Thursday, April 19, 2012

Waiting on the Blessing

Chuck E. Cheese. The sight of that place never fails to release memories. And since it's right next to the fabric store where I frequently shop, the past is often revisited.
When the children were young, it seemed as though the second I thought about Chuck E. Cheese, my Suburban would fill with kids (mine and others). You probably know the drill. Once entering, your party's hands are stamped with the same number. The purpose of this is to prevent you from leaving with someone else's child. Like I was ever going to let that happen! It would have been far more beneficial had they stamped my hand with the number of children I brought in because I have been known to leave a place before everyone was back in the car. (My children would be happy to share these stories if you are interested in details.)
The next step is to surrender your credit card in exchange for a couple of pizzas and some tokens. Then the fun really starts. You pick a table in the center of the game room so that you can monitor every child you brought. The tokens are quickly replaced with tickets won, and just when you think it's all over, you have to stand in line to exchange the tickets for prizes.
This was always the worst part of the trip for me. The kids took so long to choose their loot, and understanding their excitement, I never tried to rush them along. They treasured the trinkets they had worked to earn.
Only one time do I remember my husband taking the kids to Chuck E. Cheese without me. When they arrived home, I said, "Let's see the prizes! What did y'all get this time?"
"Nothing," they answered, "Daddy said you would bring us back to get the prizes."
I was then handed a bag full of tickets. I turned to my husband with a look that demanded an explanation. All I got was, "The line was too long."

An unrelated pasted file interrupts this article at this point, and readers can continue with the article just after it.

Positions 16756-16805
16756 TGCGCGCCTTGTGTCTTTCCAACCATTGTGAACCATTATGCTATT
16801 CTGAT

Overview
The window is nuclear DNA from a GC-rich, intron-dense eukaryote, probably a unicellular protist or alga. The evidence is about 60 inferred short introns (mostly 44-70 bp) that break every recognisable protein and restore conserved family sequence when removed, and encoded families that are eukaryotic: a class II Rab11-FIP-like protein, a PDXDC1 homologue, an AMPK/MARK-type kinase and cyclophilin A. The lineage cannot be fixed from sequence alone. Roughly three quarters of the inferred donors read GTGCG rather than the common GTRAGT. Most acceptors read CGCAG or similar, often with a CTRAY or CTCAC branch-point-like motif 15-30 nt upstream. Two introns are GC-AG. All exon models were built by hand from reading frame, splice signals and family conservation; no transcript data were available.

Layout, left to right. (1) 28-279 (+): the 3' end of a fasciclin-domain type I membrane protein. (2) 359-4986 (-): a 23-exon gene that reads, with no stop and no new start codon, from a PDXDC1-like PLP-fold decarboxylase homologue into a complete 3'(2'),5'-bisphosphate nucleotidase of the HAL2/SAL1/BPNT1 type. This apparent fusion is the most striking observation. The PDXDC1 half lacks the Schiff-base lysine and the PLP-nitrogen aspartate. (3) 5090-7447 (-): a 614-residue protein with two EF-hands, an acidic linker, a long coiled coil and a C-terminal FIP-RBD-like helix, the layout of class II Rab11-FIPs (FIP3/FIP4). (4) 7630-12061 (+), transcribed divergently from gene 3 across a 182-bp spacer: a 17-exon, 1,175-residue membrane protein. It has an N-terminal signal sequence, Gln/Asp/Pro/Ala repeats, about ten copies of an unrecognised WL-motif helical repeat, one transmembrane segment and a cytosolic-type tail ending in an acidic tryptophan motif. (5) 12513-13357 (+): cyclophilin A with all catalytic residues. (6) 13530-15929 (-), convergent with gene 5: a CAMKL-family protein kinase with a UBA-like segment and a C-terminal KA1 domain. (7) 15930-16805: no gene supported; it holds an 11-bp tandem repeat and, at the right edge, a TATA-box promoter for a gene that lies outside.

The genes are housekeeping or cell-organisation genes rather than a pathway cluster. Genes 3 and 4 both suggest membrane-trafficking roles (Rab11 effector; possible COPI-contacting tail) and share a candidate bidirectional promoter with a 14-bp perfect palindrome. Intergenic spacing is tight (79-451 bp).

At least he was honest. He could have justified his action, or lack thereof, as a lesson in delayed gratification. Rather than display disappointment over the outcome of the trip, the kids were already planning the next one. Their patience far exceeded mine.
Patience is a quality I hesitate praying for because I know the minute I do, I will be put in a position to exercise it. I want the line to move quickly, I want the results of my effort to be instantaneous, I want the problem to be resolved in 30 minutes like it is in sitcoms, and I don't want to attend a movie where the character I have grown to love dies at the end. I want happily ever after. Here. Now. Immediately.
But real live life doesn't always happen like that. Sometimes we can do all of the right things, pray the proper prayers, and still have to wait for the results. And this is when Galatians 6:9 becomes the promise to which we cling. "So let's not get tired of doing what is good. At just the right time we will reap a harvest of blessing if we don't give up."
The complete blessing of doing good may not be here, but there. It may not arrive now, but then. We might not see it immediately, but in a little while. On the other side of the sun, over the rainbow… in Heaven. But it will be worth the wait.
Ronny may be reached at

Thursday, April 12, 2012

Consider the Lilies